The modemDialStatus function returns the status of a remote connection initiated by the
modemDial function. port specifies the serial port where the modem is installed. id is the
port reservation identifier returned by the modemDial function.
The function sets the variable pointed to by error. If no error occurred DE_NoError is
returned. Any other value indicates an error. Refer to the Structures and Types section
for a complete description of error codes.
The function sets the variable pointed to by state to the current execution state of dialing
operation. The state value is not valid if the error code is DE_NotInControl. Refer to the
dialup.h section for a complete description of state codes.
Notes
The serial port type must be set to RS232_MODEM.
The reservation identifier is valid until the call is terminated and another modem function
or an incoming call takes control of the port. The modemDialStatus function will return a
DE_NotInControl error code, if another dial function or incoming call is now in control of
the port.
Do not call this function in a task exit handler.
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modemInit
Initialize Dial-up Modem
Syntax
#include <ctools.h>
enum DialError modemInit(struct ModemInit *configuration, reserve_id
*id);
Description
The modemInit function sends an initialization string to an external dial-up modem. It is
typically used to set up a modem to answer incoming calls. One modemInit function may
be active on each serial port. The modemInit function handles all port sharing and
multiple dialing attempts.
The ModemInit structure pointed to by configuration defines the serial port and modem
initialization string. Refer to the Structures and Types section for a description of the
fields in the ModemInit structure.
The id variable is set to a reservation identifier for the serial port. The identifier ensures
that no other modem control function can access the serial port. This parameter must be
supplied to the modemInitEnd and modemInitStatus functions.
The function returns an error code. DE_NoError indicates that the initialize operation has
begun. Any other code indicates an error. Refer to the Structures and Types section for
a complete description of error codes.
Notes
The serial port type must be set to RS232_MODEM.
The modemInitStatus function returns the status of the connection attempt initiated by
modemInit.
The modemInitEnd function terminates initialization of the modem.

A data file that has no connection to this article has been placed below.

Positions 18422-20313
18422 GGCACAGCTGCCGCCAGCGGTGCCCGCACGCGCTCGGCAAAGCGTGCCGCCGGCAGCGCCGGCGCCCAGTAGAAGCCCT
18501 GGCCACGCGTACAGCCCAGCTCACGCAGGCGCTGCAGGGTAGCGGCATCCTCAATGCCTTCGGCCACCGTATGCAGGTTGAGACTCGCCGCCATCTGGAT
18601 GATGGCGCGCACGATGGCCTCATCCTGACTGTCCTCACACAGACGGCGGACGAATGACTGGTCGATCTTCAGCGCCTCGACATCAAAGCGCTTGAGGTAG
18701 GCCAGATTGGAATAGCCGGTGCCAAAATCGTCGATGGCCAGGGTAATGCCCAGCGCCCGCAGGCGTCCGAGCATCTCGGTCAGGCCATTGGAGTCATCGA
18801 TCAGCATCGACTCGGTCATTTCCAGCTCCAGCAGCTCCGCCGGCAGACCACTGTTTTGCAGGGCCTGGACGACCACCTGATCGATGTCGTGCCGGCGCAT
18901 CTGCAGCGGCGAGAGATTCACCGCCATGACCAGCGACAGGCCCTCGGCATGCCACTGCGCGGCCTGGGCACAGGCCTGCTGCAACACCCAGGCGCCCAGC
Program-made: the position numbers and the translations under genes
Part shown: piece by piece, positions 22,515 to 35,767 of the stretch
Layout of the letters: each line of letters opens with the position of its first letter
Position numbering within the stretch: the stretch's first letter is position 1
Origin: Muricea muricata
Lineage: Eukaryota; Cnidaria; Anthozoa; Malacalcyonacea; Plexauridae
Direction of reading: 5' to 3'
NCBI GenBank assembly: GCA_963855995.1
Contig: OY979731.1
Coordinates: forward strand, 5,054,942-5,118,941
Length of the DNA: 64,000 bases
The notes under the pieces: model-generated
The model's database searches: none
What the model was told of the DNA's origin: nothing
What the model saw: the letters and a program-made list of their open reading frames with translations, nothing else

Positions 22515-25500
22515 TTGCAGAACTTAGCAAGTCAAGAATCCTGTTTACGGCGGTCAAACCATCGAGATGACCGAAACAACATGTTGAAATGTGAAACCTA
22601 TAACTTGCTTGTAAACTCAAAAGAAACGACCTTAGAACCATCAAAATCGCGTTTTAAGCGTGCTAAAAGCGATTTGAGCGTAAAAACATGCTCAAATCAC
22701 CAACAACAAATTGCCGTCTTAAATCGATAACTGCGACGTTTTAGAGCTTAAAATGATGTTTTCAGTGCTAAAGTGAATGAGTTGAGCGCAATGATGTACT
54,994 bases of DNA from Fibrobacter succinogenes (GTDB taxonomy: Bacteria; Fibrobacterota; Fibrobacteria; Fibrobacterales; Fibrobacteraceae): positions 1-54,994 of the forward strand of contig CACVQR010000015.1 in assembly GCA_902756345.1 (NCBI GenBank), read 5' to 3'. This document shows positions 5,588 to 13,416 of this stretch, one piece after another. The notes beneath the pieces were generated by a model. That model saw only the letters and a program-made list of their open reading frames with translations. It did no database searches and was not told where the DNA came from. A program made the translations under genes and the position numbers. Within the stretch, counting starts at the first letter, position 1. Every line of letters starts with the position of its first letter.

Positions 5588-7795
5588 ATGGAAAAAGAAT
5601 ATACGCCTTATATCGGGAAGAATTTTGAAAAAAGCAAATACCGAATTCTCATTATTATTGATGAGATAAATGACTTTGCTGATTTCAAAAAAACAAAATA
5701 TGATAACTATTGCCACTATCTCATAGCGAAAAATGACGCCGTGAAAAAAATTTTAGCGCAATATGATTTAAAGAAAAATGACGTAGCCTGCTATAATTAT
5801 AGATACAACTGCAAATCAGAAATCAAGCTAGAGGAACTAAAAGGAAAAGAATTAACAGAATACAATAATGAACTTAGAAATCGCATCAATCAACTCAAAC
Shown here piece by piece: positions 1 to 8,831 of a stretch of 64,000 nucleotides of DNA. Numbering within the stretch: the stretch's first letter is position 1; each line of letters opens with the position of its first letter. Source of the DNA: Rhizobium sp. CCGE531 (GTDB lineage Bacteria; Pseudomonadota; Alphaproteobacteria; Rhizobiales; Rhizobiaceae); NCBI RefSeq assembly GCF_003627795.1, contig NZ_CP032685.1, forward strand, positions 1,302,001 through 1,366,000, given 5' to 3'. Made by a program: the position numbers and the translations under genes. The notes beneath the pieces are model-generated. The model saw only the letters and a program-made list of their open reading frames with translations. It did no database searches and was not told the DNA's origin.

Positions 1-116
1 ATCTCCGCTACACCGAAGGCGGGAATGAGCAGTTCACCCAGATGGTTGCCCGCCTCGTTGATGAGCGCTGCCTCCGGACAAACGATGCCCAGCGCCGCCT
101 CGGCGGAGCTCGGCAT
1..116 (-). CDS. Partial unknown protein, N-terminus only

If a communication protocol is active on the serial port, the protocol will be disabled until
the initialization is complete then re-enabled. This allows the controller to communicate
with the external modem on the port. The protocol settings will also be restored when
initialization is terminated with the modemInitEnd function.
If a modemDial function or an incoming call is active on the port, the modemInit function
cannot access the port and will return an error code of DE_NotInControl.
The reservation identifier is valid until the call is terminated and another modem function
or an incoming call takes control of the port.
To optimize performance, minimize the length of messages on com3. Examples of
recommended uses for com3 are for local operator display terminals, and for
programming and diagnostics using the ISaGRAF program.
Do not call this function in a task exit handler.
Example
Refer to the example in the Modem Initialization Example section.
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modemInitEnd
Abort Initialization of Dial-up Modem
Syntax
#include <ctools.h>
void modemInitEnd(FILE *port, reserve_id id, enum DialError *error);
Description
The modemInitEnd function terminates a modem initialization in progress. port specifies
the serial port where the modem is installed. id is the port reservation identifier returned
by the modemInit function.
The function sets the variable pointed to by error. If no error occurred DE_NoError is
returned. Any other value indicates an error. Refer to the dialup.h section for a complete
description of error codes.
Notes
The serial port type must be set to RS232_MODEM.
Normally this function should be called once the modemInitStatus function indicates the
initialization is complete.
The reservation identifier is valid until the initialization is complete or terminated, and
another modem function or an incoming call takes control of the port. The
modemInitEnd function returns a DE_NotInControl error code, if another modem
function or incoming call is in control of the port.
Do not call this function in a task exit handler. Use modemAbort instead.
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modemInitStatus
Return Status of Dial-up Modem Initialization
Syntax
#include <ctools.h>
void modemInitStatus(FILE *port, reserve_id id, enum DialError *error,
enum DialState *state);
Description
The modemInitStatus function returns the status of a modem initialization started by the
modemInit function. port specifies the serial port where the modem is installed. id is the
port reservation identifier returned by the modemInit function.
The function sets the variable pointed to by error. If no error occurred DE_NoError is
returned. Any other value indicates an error. Refer to the Structures and Types section
for a complete description of error codes.
The function sets the variable pointed to by state to the current execution state of the
dialing operation. The state value is not valid if the error code is DE_NotInControl. Refer
to the dialup.h section for a complete description of state codes.
Notes
The serial port type must be set to RS232_MODEM.
The port will remain in the DS_Calling state until modem initialization is complete or fails.
The application should wait until the state is not DS_Calling before calling the
modemInitEnd function.